Oh, I’m sure he’s a nice guy (and I too am glad to have the French kept), and I haven’t even seen the translation, so I can’t form an opinion on it; I just dislike the hype of “this brilliant team supersedes all those crappy old translations!” It’s just another translation, folks.

  4. Years ago I had a monolingual Anglophone friend enthusiastically assure me that the P&V translation of Gogol (which he hadn’t read) far surpassed all earlier translations. Presumably the NYRB had given it a rave review. Those two (or their agent) must be very well-connected.

  5. Oh, I’m sure he’s a nice guy (and I too am glad to have the French kept), and I haven’t even seen the translation, so I can’t form an opinion on it; I just dislike the hype of “this brilliant team supersedes all those crappy old translations!” It’s just another translation, folks.
    Definitely understood.
    Actually, I think someone posted a rather…confident self-appraisal by Murakami or someone as well. It reminded me of Nabokov in his foreward to his translation of “A Hero of Our Time”, which runs something like, “This is the first translation of ‘A Hero of Our Time’ into English. There have been many paraphrases, but this is the first translation.”
    *sigh*

  6. I suppose you understand that opening the dictionary at, say, p would yield dramatically different results. Words starting with the phoneme a simply don’t correspond to normal Russian morphonetics, that’s why one gets so many borrowings at the beginning of a dictionary.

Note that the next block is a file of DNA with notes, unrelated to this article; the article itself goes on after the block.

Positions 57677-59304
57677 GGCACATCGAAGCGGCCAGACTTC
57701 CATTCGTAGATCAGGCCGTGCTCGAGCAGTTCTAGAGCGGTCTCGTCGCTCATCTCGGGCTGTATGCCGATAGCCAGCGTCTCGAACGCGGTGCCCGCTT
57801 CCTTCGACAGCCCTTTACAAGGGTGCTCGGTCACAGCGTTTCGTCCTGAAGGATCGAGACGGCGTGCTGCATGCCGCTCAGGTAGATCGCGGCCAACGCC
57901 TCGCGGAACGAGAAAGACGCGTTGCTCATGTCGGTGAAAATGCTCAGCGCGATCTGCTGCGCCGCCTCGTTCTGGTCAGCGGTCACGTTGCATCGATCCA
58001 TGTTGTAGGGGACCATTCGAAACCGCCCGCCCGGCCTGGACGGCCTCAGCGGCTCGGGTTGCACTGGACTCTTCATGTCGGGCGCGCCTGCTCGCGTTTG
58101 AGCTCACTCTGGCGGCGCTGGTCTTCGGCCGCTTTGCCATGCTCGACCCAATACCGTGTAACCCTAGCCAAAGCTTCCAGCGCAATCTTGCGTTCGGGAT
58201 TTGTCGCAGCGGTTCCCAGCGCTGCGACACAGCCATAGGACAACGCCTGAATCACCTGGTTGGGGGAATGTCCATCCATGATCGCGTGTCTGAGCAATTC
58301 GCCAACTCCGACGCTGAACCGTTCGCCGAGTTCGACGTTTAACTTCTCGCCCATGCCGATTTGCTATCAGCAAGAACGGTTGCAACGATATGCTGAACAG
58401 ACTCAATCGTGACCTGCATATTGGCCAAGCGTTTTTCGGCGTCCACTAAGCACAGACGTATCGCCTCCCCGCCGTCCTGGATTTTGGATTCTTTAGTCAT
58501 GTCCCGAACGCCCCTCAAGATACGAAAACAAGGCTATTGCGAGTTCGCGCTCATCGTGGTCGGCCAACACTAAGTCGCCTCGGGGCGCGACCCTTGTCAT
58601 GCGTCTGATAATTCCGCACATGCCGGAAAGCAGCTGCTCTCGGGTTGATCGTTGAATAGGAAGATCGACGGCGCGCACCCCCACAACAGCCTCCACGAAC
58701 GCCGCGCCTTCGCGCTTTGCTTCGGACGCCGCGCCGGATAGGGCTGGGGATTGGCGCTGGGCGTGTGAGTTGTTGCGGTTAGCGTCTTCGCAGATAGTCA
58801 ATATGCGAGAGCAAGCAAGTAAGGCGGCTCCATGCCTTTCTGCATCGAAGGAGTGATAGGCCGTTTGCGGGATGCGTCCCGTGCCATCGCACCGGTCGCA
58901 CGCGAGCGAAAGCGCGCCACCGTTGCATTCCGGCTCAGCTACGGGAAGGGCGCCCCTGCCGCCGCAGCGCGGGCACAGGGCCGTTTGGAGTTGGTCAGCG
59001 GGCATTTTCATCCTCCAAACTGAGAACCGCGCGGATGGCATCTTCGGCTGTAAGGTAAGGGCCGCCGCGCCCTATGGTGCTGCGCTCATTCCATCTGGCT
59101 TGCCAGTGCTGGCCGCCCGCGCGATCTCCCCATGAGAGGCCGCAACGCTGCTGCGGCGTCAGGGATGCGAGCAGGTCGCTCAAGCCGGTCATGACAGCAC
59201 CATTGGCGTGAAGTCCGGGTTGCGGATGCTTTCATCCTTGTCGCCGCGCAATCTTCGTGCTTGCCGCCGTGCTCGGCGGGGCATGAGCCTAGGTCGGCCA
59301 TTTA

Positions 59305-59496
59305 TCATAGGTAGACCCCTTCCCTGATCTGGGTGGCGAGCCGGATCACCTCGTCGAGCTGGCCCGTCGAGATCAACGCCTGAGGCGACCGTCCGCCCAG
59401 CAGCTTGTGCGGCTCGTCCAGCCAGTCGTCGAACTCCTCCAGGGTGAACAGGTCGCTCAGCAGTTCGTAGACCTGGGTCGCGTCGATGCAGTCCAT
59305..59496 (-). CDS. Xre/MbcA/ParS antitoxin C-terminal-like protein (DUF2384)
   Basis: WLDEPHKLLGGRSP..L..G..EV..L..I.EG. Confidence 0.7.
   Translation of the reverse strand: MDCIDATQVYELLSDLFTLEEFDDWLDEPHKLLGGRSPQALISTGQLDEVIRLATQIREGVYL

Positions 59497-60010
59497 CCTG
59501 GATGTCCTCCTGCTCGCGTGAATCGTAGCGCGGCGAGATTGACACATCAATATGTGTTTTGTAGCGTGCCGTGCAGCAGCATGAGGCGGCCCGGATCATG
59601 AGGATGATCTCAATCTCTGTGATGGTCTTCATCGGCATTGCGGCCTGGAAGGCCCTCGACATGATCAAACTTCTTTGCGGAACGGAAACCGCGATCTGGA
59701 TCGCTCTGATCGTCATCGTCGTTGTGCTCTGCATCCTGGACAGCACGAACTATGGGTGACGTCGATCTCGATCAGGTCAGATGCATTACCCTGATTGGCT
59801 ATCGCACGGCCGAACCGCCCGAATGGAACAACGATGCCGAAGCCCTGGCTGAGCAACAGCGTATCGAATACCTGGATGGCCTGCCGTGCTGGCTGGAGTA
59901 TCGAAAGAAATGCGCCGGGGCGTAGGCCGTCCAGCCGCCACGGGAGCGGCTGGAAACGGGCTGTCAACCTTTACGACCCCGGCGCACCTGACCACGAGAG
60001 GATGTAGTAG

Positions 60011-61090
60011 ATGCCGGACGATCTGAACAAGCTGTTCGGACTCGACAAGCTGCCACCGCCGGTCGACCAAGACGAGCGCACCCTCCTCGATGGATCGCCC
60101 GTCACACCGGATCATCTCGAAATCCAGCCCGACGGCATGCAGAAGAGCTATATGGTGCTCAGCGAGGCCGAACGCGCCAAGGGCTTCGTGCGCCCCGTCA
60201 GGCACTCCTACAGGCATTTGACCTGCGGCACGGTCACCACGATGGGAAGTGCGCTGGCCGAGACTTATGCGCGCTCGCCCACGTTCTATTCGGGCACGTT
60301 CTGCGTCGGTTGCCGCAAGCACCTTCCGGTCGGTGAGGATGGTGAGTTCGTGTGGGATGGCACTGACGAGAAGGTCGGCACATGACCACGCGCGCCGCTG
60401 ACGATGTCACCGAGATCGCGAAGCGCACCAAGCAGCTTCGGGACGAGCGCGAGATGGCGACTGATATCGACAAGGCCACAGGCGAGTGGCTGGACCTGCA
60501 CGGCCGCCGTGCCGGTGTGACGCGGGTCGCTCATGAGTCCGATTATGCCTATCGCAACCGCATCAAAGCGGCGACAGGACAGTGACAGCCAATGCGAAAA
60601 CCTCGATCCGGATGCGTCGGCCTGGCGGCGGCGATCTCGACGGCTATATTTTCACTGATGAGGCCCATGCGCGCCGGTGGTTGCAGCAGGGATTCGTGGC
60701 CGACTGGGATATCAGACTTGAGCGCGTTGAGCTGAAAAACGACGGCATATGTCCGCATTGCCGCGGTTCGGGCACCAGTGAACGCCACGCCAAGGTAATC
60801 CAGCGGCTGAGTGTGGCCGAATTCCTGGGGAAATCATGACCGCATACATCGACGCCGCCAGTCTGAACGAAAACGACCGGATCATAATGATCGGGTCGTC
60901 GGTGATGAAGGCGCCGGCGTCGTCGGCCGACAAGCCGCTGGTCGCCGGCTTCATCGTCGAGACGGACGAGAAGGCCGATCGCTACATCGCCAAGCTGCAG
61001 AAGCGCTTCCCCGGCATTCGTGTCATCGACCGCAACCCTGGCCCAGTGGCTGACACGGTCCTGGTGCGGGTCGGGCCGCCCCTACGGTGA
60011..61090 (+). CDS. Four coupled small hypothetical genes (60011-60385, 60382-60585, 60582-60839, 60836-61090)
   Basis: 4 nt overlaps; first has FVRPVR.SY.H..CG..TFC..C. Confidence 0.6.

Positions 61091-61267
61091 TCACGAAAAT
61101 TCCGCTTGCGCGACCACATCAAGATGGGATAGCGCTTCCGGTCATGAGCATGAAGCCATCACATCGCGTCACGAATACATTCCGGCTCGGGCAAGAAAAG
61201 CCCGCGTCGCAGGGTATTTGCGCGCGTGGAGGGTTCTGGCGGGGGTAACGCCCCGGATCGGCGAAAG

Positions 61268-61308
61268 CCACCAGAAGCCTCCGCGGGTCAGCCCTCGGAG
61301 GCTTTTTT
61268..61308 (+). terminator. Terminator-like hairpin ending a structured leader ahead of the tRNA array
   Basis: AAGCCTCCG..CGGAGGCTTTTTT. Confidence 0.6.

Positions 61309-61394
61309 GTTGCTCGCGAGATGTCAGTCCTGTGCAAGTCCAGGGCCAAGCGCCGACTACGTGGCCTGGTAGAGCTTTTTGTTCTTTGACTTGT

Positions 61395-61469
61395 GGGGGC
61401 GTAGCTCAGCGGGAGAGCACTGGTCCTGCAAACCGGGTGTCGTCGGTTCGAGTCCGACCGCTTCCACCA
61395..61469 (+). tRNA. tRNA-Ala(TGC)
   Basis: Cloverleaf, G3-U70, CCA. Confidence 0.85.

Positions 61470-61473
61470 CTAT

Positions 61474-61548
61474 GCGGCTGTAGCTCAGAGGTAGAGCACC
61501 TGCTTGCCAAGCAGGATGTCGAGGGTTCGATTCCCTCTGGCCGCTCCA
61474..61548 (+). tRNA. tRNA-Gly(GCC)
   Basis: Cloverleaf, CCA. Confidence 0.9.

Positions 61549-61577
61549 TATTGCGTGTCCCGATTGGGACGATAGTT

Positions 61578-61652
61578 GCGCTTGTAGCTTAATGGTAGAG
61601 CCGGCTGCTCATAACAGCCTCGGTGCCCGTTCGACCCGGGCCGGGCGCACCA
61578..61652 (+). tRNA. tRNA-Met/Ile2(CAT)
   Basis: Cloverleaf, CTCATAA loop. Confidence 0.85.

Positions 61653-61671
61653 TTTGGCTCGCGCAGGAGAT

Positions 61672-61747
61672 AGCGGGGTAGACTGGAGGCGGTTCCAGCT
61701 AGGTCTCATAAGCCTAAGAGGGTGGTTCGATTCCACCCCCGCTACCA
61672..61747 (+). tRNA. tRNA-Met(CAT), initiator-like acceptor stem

7. Yes, of course, and Zamyatin knew that perfectly well; he was just making a point.

  8. “Если от книг становится тесно и некуда поставить кровать, то лучше заменить кровать раскладушкой.”
    This reminded me of a story I’ve heard about one Estonian biologist. It dates back to the Soviet era. This man lived in a single-room apartment that was practically filled with books. He had so many books that he was forced to keep them on the floor. This was also where he kept his winter potatoes: he had books and potatoes stacked in layers on his floor. The layer of books and potatoes on his floor was half a meter high, making it rather difficult to enter the room. Finding the books he was looking for proved difficult as well, so he always worked in the university library.

  9. Only half a meter? My wife’s former boyfriend’s aunt’s apartment (no, my wife saw this herself, this is not FOAFity) had stacks from 1.5 to 2 meters tall occupying the entire floor surface except for narrow walkways connecting the bed, the stove, the toilet, etc.

Speak Your Mind

*